Juggling is a simple pleasure, but it deserves serious thought. As an art, juggling could be probed and dissected much as literature and music often are. As a sport, its statistics can be compiled, marvelled at, and debated. In addition, juggling, like gymnastics, combines the sciences of physics and biomechanics. Its geometric patterns can be studied mathematically, and juggling's history and role in society would make fascinating social studies.

This column, which will be a semiregular feature in *Juggler's World,*
is devoted to all kinds of analyses of juggling. Anybody who has
comments or potential contributions to this feature is encouraged to
write me (Arthur Lewbel, 28 Burnside Ave., Somerville, MA 02144).

Some jugglers may view any attempt to analyze juggling with skepticism or contempt. Don't worry. These studies can't hurt, or take anything away from the simple joy of juggling. At best, analysis may improve juggling as both sport and art. At worst, it'll be a waste of time, but one that some of us find entertaining.

I'll begin with a question of interest to all performers: "what makes a juggling trick memorable?" Unlike other arts, there exist no classes on juggling appreciation. Juggling audiences consist almost entirely of people who know nothing about juggling (though this may change if Jugglebug and the Klutz books become successful enough at introducing juggling to the masses). Therefore, to be memorable, a juggling trick must be easy to recognize and describe by a casual observer.

Consider some of the most popular juggling tricks around: Eating an apple while juggling, juggling many objects at once, and juggling bowling balls, chain saws, or torches. With each of these tricks, someone who knows nothing about juggling can tell at a glance what is being done, and could describe it in a short sentence, as I have done.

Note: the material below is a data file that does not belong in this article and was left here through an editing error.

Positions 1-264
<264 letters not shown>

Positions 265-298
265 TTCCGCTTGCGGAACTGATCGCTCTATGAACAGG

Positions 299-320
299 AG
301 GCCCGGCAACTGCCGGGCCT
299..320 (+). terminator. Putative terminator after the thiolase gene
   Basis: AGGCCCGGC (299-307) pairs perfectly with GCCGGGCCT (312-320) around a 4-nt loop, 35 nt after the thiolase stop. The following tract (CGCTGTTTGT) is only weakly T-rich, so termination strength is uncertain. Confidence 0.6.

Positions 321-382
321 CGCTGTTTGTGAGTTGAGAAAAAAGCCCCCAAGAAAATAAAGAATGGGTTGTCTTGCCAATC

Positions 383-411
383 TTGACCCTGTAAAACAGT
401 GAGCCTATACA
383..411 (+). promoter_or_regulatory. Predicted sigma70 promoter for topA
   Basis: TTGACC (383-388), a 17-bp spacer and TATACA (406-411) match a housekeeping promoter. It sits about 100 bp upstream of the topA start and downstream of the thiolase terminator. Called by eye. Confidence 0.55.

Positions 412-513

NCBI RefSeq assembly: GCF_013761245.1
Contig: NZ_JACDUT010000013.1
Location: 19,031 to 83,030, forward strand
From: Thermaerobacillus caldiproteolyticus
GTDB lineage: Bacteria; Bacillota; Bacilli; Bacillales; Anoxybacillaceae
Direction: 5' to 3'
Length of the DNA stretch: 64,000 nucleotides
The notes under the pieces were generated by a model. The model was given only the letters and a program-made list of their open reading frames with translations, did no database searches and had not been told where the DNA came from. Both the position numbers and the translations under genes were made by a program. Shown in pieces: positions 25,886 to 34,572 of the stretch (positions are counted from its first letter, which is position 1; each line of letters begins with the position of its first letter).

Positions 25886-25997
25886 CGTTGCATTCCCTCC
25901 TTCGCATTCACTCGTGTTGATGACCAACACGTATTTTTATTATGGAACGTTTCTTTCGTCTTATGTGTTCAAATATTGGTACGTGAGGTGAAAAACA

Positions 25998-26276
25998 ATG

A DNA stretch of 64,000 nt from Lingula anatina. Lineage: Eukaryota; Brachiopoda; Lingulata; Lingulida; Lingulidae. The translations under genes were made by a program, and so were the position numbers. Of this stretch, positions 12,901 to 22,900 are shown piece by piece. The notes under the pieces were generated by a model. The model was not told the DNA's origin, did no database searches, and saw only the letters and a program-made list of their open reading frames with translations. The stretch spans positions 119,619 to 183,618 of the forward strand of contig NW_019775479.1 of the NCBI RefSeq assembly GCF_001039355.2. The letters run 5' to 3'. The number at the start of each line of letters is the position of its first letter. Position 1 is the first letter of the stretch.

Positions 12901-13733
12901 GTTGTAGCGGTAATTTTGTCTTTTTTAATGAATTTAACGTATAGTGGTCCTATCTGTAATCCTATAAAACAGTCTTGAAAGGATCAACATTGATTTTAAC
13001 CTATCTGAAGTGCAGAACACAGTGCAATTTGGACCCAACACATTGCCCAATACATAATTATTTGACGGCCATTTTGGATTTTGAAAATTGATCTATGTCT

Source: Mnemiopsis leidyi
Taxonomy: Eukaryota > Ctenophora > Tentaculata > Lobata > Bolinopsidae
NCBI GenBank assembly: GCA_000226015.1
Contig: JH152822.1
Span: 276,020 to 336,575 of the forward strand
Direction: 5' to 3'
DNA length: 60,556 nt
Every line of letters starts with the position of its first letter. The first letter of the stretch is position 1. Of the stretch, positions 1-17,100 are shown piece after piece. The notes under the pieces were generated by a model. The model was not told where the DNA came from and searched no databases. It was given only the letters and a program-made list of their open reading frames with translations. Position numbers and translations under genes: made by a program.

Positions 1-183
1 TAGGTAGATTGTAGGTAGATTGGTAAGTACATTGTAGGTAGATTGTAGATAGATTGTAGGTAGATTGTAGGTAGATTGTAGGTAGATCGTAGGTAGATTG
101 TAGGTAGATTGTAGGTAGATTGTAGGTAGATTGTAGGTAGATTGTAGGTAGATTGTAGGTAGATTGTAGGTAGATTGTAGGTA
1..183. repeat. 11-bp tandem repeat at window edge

These two qualities. "easy to recognize," and "easy to describe," make a trick memorable to the nonjuggler. Of course, making an entire act memorable is much harder, since it requires many other attributes, including ability, charisma, organization, personality, and character.

One of my favorite subjects is numbers juggling, so I'll finish this first column with a numbers formula based on Claude Shannon's juggling theorems. Let N be the number of objects being juggled, T be the "throw time," that is, the time (in seconds) that a single object spends in the air between when it's thrown and when it's caught, and D be the "dwell time," that is, the time a single object spends in the hand between when it's caught and when it's thrown.

By definition, D+T is the total amount of time between when an object is thrown once and when it's thrown again. In that time, all N objects must have been caught and thrown, to get back to the first one again. Therefore, the amount of time you have to deal with each catch is (D+T)/N, and inverting this gives the number of catches per second as N/(D+T). Since you have two hands, this means that the catches per second per hand is N/(2(D+T)).

Let B equal "between time," that is, the time a hand spends empty between throwing one object and catching the next. The time between catches of adjacent objects into a hand must be B+D, so the number of catches per second per hand is 1/(B+D).

Equating the two expressions for catches per second per hand and solving for N gives N=2(D+T)/(D+B), which shows how many objects can be juggled for any given combination of throw times, dwell times, and between times.

Define the "throw-dwell" ratio as T/D. T/D is the amount of time a ball spends in the air relative to the time it spends in a hand. Any numbers juggler knows that adding more objects to a pattern requires throwing higher (increasing T), throwing faster (decreasing D), or both.

Either way, increasing N requires increasing T/D. Since B is greater than 0, the above formula can be rewritten in terms of the throw-dwell ratio as (T/D)>(N/2)-1. This describes the minimum throw-dwell ratio required for juggling N objects. By measuring a juggler's maximum throw-dwell ratio, this formula determines the greatest number of objects a person could possibly juggle.